The Competition Council has launched a new investigation into the pharmaceuticals market. Reaction of the company accused of abusing its dominant position

Redacția dec. 6, 2021 0 comentarii
farma, pastile

The Competition Council has opened an investigation into a possible abuse of a dominant position by Boehringer Ingelheim RCV GmbH&Co. KG, Vienna, on the Romanian market for the marketing of direct oral anticoagulants and medicines for the treatment of chronic obstructive pulmonary disease.

UPDATE Boehringer Ingelheim subsequently stated that it is fully cooperating with the Competition Council as part of an ongoing investigation by the institution.

“Boehringer Ingelheim has provided all information and data requested so far by the representatives of the Competition Council. We will continue to respond promptly and fully to any questions, so as to allow clarification of any aspect of the company’s activity on the Romanian market. Boehringer Ingelheim wishes to reaffirm its firm commitment to promote ethical business conduct in Romania, as in all markets where it is present, in compliance with all legal provisions and in accordance with the highest professional standards”, the company states.

Original news:

The competition authority has indications that Boehringer Ingelheim RCV GmbH&Co. has implemented some marketing strategies aimed at influencing prescribing in favour of its drug Pradaxa in the area of direct oral anticoagulants through interactions with healthcare professionals. In this way, it limited market development and patient access to other medicines in this range.

The Competition Council also has indications that Boehringer Ingelheim RCV GmbH&Co. prevented the generic Spiriva from entering the market by implementing a strategy to switch patients to Spiolto Respimat, an innovative product with the same therapeutic indications.

Both Spiriva and Spiolto Respimat are medicines for the treatment of chronic obstructive pulmonary disease, a respiratory disease.

The innovative medicine is a new medicine, which is patent protected when it is launched on the market.

The generic medicine contains the same active substance in the same amount as the innovator medicine, but is no longer protected by patent.

In this context, the Competition Council carried out an unannounced inspection at the premises of the Romanian branch of the company under investigation.

Unannounced inspections are an important step in the procedures for investigating possible anti-competitive behavior and do not constitute a preliminary ruling by the Competition Council on the existence of an infringement of the Competition Act. The documents raised are being analyzed by the Romanian competition authority in the framework of specific procedures.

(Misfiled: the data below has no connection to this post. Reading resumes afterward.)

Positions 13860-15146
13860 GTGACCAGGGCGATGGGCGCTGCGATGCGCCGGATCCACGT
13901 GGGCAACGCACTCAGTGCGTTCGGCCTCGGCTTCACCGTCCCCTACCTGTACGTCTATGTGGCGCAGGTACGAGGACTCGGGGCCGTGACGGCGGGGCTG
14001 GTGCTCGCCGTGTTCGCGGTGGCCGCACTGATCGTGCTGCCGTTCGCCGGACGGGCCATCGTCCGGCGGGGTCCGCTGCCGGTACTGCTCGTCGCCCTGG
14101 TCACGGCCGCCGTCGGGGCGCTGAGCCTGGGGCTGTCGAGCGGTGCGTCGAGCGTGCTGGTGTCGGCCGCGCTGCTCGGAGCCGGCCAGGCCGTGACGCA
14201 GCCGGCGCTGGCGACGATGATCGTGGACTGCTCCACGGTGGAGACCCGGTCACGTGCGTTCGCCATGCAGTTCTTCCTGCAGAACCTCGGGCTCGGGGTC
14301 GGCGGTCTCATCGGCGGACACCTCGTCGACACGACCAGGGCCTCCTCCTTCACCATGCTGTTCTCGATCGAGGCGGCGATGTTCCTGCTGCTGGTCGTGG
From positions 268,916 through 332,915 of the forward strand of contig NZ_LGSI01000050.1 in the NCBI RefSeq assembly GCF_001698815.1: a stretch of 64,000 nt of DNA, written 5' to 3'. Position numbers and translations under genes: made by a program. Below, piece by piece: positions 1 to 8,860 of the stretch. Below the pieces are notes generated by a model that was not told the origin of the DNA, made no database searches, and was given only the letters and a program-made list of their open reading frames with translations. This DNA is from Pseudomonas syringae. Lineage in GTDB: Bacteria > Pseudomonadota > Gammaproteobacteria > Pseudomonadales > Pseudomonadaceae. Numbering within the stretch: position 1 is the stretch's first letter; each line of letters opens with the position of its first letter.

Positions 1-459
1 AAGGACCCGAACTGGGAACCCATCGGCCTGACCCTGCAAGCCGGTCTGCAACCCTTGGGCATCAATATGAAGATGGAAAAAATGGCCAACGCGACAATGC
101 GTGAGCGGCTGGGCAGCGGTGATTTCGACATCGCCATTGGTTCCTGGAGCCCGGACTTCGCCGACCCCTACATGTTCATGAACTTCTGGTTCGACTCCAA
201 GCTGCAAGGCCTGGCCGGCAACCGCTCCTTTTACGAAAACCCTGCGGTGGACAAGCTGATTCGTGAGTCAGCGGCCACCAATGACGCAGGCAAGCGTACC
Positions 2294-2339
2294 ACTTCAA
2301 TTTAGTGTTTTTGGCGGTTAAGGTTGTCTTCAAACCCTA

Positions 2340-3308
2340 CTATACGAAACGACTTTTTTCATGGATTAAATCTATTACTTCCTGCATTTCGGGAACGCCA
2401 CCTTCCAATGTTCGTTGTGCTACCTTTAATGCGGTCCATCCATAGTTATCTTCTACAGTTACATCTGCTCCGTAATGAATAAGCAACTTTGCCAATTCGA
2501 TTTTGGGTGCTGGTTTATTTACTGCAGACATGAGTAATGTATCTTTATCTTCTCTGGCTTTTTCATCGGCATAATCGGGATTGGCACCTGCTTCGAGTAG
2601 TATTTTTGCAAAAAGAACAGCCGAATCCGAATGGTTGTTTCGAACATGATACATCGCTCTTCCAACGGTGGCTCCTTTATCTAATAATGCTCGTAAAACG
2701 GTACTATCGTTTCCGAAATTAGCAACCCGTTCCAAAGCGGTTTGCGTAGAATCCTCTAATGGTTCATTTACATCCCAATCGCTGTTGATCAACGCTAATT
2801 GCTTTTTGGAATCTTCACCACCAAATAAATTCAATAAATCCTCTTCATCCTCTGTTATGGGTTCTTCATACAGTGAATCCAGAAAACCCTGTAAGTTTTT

The unannounced inspection was authorized by the Bucharest Court of Appeal, being justified by the need to obtain all the information and documents necessary to clarify the possible anti-competitive practice under analysis.

If the Competition Council finds that the competition rules have been infringed, the company concerned risks fines of up to 10% of turnover. However, the company that cooperates with the competition authority under the leniency program may obtain immunity from fines or a substantial reduction of the fine.

It should be recalled that the Competition Authority has drawn attention on several occasions (following analyses of the pharmaceutical market) to the fact that the penetration of (cheaper) generic medicines is low compared to other EU countries, even though they are at least 35% cheaper than their innovative variants.

The Competition Council has imposed several fines on pharmaceutical companies. GlaxoSmithKline (GSK) SRL was fined 11.9 million lei for failing to comply with some of the commitments it made in the investigation into possible abuse of a dominant position.

Basically, GSK was obliged to supply the drugs Avodart and Seretide on the Romanian market for two years, in quantities to cover patient demand, determined on the basis of data provided by independent sources, but through its actions, the company caused the removal of these products from the list of compensated medicines of the National Health Insurance House (CNAS).

Roche Romania SRL was also fined a total of 59,967,944 lei (€12,857,897) for abusing its dominant position on the market for oncology products in Romania.

Sursa foto: Unsplash/Halgatewood

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